The alternative to doing anything is doing nothing, and thinking about doing something and you're doing nothing. You know what I mean? Like if you're not doing something, you're doing nothing. So sitting around thinking about what you could do and worrying about it and stressing about the plan you have and what you need to do with your life - all the while you're doing nothing, when you could be doing something, anything.
I'll tell you, so I didn't get a job at council straight away, they didn't have a job in my field. And so my first bridging job out of university was working for Sydney festival, helping bump in and set up their shows. Like bumping in and setting up event work is real hard yakka. I remember this one point I got up, I was staying at my mom's place, Copacabana on the Central Coast at the time. And I got up at 3:00 AM or 2:30 AM in the morning to drive to the train station in order to get me to Sydney in time for 5:00 AM. At 5:00 AM we met at Redfern in the middle of some like bizarro warehouse, we loaded up our utes and we drove around the city and put up these placards. And I did that for 4 hours, I put the signs up all around the city.
Another day I was working in the domain, they had these like ‘opera in the domain’, ‘jazz in the domain’, ‘symphony in the domain’. There were all these events in the domain which needed to be set up. And part of that was building semi-permanent structures that would sit on the site. So like roofs for site offices and walkways and shelters and things like that. Boss handed me a bucket of a giant - like must have been 20L - bucket of screws of about four different sizes. And he said to me, “We need to re-use these screws and we're gonna put them on the roofs and on the gangways and on the other things, but we need to sort out the sizes. So I need you to sort through and separate a 20L bucket full of screws into their four different sizes.”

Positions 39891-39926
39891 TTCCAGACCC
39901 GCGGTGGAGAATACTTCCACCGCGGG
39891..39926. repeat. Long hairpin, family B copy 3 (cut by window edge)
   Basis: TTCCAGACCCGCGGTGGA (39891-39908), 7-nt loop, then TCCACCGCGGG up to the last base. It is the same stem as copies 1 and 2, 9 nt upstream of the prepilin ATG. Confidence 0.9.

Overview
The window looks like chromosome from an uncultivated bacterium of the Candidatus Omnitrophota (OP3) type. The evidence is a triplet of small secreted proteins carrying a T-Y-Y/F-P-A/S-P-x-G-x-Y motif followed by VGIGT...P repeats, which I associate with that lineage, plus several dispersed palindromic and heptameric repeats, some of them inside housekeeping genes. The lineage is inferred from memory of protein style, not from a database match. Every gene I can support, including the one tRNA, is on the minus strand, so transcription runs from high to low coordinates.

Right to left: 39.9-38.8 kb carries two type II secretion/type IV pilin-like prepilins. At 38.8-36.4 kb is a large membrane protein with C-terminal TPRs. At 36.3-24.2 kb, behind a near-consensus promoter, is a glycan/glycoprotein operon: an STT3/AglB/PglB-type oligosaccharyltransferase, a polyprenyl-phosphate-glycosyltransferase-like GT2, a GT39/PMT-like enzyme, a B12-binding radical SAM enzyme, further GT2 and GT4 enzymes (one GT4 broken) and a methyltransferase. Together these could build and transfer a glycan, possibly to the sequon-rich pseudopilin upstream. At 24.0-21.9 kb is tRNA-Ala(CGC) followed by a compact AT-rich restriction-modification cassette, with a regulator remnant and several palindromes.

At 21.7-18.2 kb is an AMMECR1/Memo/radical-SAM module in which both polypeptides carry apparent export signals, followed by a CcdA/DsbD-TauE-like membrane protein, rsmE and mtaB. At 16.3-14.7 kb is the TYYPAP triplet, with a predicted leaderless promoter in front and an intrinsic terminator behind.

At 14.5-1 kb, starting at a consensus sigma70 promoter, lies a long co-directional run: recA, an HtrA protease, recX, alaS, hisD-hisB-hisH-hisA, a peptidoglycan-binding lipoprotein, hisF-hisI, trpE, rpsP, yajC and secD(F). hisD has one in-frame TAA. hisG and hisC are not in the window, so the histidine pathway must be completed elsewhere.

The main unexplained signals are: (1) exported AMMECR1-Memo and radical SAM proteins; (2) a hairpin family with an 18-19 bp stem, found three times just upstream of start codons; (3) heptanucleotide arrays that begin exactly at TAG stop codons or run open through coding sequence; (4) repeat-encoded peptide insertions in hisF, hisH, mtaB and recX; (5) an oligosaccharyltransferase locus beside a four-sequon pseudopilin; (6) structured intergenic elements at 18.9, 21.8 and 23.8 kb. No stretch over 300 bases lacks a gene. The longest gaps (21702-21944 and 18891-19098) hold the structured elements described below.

Like, is that what you imagine you would be doing after you graduate at a four or five year degree? You know, you've spent all this time in academia doing all this hard work, you think you're entering the world at a certain level, and then you’re handed a bucket of screws to sort through.
My point is, it's something, it was progress. And that led to council, cause I got to go into the councils and say, “Hey, I just do all this site work. I know how to do large scale events.” And then that led to me running music festivals and beer festivals and doing all these things on my own. It's like one thing led to another led to another led to another. When I had the bucket of screws in front of me, I had no idea it would lead me to having a band win awards and working in a venture capital firm, but each of those things led to it.
I don’t know, life is full of experiences, but you've actually gotta go and have them in order for you to learn or to grow or to do anything really. So my advice always is, don't get too caught up in thinking about your plan and your career and the prestige or where you need to end up - just do something. As long as it speaks to you and you care about it, you got a shot of being happy.
Any parting words?
It’s not the status stuff, those things never lead you to be happy. It’s following your heart and following things you believe in and that you want to do. You gotta work for your whole life so you wanna make sure that time is spent doing things that speak to you and fill your heart up.